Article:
11 A. Cell tissue organ organ system organism B. Cell organ system organ organism tissue C. Cell tissue organism organ system organ D. Organ organ system cell organism tissue 6. Which of the following systems in the human body functions as the system responsible for transporting food and water waste? A. Immune system B. Digestive system C. Endocrine system D. Circulatory system 7. All living organisms are classified into one of the six kingdoms used in the modern day classification system. The kingdoms are: A. atoms, cells, tissues, organs, organ systems, organisms. B. animals, plants, fungi, protists, eubacteria, archaebacteria. C. worms, fishes, birds, reptiles, amphibians, mammals. D. classes, phyla, orders, families, genus, species. 8. If P represents the trait for purple flowers and p represents the trait for white flowers, which of the following genotypes would be considered to be a hybrid? A. PP B. Pp C. pp D. Both PP and pp 9. Gregor Mendel, the Father of Genetics studied different traits of pea plants. One of the traits he studied that followed the Law of Dominance was the height of pea plants. He discovered that a purebred short plant had which of the following characteristics? A. A pair of alleles for tall height B. One short allele and one tall allele C. No alleles for height D. A pair of alleles for short height 10. What inference could you make if the genotypes of two parents did not show the recessive phenotype, but the recessive trait was visible in their offspring?

12 A. Both parents were hybrids and carried one recessive allele for the recessive trait B. Both parents were purebred. One carried two of the recessive alleles and the other carried two dominant alleles C. Neither parent had the recessive allele D. One parent had two of the dominant alleles and the other one was heterozygous for that trait Answer and Explanations 1. B Correct Answer B: (B)If the alleles of two rabbit parents combine. The possible outcomes of those genetic traits are: (Bb) (bb) (Bb) (bb). The trait for black fur is dominant and white fur is recessive. For the fur of the offspring to be white, the genotype must be purebred or both recessive (bb). As a result of the cross between these parents, 50% are expected to have black offspring. (A/C) It is not possible for only 25% or 75% of the offspring to have black fur if the parents have this specific genotype, because the trait for black fur (B) is dominant. 2. A - Correct Answer A: (A) The cattle egret and the bison have a symbiotic relationship of mutualism, where both organisms benefit. The cattle egret gets the food from ticks and fleas, and as the bison provides that food, it gets the parasites off of its body. (B) Parasitism could only exist as the symbiotic relationship if the bird caused harm to the bison. (C) Commensalism cannot be the symbiotic relationship represented in this example because there is a direct benefit to both organisms. 3. C Correct Answer C: Plants are living organisms known as producers, which make their own food from nutrients in the soil and energy from the sun. Photosynthesis does not convert food from carbon and nitrogen. 4. D Correct Answer D: (D) Prokaryotic cells do not contain specialized, membrane bound organelles (ex: bacteria, blue-green algae and other primitive microorganisms). (A) Animal cells are eukaryotic cells which contain specialized, membrane-bound organelles. (B) Plant cells are eukaryotic cells which contain specialized, membrane-bound organelles. (C) Eukaryotic cells all contain specialized organelles which are membrane-bound (ex: plants, animals, fungi, etc). 5. A Correct Answer (A): All living things are composed of cells. Cells make up tissues, tissues make up organs, organs make up organ systems, and organ systems make up organisms.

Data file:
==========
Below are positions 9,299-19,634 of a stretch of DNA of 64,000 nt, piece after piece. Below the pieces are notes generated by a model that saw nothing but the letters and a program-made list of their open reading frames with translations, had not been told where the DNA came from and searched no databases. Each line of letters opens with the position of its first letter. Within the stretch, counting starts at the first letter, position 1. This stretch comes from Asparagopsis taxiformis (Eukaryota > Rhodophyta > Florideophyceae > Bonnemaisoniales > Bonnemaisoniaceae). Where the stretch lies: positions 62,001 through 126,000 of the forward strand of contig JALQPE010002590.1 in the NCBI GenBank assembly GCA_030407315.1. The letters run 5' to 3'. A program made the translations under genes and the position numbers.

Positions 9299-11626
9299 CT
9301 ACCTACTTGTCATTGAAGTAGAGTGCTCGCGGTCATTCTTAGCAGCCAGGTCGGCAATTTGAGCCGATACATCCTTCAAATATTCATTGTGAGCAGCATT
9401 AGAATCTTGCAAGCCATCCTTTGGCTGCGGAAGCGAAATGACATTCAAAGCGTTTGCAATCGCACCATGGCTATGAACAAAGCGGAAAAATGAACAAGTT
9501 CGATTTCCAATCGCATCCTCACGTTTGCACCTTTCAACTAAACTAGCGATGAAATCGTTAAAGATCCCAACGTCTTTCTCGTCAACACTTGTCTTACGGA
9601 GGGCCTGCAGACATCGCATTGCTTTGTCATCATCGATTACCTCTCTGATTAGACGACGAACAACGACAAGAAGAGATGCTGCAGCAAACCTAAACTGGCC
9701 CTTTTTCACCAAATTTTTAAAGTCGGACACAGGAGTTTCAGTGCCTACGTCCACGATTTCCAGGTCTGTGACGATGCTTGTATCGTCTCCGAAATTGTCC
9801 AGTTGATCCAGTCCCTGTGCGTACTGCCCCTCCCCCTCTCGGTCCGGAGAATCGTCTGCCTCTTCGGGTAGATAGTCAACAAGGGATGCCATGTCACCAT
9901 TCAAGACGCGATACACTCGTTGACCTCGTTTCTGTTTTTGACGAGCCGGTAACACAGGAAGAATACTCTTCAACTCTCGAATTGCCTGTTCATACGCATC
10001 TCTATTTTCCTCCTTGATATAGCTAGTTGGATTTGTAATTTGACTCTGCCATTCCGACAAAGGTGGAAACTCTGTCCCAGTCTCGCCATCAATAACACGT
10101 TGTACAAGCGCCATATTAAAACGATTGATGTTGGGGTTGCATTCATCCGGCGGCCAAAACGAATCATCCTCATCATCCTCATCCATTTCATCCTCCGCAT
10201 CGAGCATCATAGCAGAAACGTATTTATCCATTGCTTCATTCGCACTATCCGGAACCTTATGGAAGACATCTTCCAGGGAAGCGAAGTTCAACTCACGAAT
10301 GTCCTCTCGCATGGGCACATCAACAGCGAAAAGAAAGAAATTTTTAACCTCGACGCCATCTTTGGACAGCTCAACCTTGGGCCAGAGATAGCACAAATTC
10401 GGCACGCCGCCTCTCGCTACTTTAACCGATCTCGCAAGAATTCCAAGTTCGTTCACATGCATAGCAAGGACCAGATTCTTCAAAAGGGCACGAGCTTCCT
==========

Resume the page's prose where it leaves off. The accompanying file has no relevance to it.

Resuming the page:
13 6. D Correct Answer (D): (D) The circulatory system is responsible for transporting nutrients and water waste. (A) The immune system is responsible for protecting the body and fighting off diseases. (B) The digestive system is responsible for breaking down food to provide the body with energy. (C) The endocrine system is responsible for producing hormones used by the body. 7. B Correct Answer (B): (B) These are the six kingdoms. (A) These are the levels of organization of all living things. (C) These are all classes of animals. (D) These are all taxonomic groups. 8. B Correct Answer (B): (B) A genotype of Pp is a hybrid because it has two different alleles. (One is P and the other is p.). (A) A genotype of PP is not a hybrid. It is purebred because both alleles are the same (P, P). (C) A genotype of pp is not a hybrid. It is purebred because both alleles are the same (p, p). (D) These genotypes are both purebreds because their alleles are the same (P, P and p, p). 9. D Correct Answer D: (D) Two short alleles would result in a short plant. (tt) (A) Two tall alleles would result in a tall plant. (TT) (B) One short allele and one tall allele would result in a tall plant. (Tt) (C) Every trait has two alleles. 10. A Correct Answer A: (A) A Tt hybrid x a Tt hybrid would not show the recessive trait, but 25% of their offspring could have a genotype of tt and the recessive trait would be visible. (B) If one parent carried two of the recessive alleles (tt) and the other carried two of the dominant alleles (TT), all of their offspring would have a genotype of Tt. None of them would have the recessive trait. (C) If neither parent had the recessive allele, it would be impossible for their offspring to show the recessive trait. (D) If one parent had two of the dominant alleles (TT) and the other one was heterozygous (Tt) none of their offspring would show the recessive trait.